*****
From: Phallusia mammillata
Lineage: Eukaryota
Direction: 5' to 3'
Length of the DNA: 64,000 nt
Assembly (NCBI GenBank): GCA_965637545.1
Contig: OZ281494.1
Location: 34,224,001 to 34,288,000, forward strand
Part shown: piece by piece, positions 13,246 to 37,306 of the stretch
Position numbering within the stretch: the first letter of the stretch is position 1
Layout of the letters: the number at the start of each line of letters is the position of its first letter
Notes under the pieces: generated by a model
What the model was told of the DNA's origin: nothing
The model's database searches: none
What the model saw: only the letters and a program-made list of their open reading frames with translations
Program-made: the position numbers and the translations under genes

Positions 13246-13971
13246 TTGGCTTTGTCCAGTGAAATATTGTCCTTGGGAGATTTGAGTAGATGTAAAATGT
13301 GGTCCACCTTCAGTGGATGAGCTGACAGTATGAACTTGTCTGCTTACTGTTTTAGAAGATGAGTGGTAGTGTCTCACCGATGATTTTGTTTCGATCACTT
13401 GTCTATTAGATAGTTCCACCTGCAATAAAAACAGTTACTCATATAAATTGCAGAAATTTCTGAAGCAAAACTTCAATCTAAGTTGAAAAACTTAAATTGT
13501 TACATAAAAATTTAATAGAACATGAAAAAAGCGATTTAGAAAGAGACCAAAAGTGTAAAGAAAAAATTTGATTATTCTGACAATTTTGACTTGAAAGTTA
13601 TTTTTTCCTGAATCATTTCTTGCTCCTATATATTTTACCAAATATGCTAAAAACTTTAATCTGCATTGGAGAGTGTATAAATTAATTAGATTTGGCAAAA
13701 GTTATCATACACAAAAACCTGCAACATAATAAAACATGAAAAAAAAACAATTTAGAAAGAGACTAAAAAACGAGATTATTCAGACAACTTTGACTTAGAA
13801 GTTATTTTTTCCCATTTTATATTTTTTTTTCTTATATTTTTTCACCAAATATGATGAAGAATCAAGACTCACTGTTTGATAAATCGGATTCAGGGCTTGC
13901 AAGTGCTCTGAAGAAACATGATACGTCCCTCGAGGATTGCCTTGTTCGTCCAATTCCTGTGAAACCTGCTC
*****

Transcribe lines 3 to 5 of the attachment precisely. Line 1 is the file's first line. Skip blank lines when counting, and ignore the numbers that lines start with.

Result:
Direction: 5' to 3'
Length of the DNA: 64,000 nt
Assembly (NCBI GenBank): GCA_965637545.1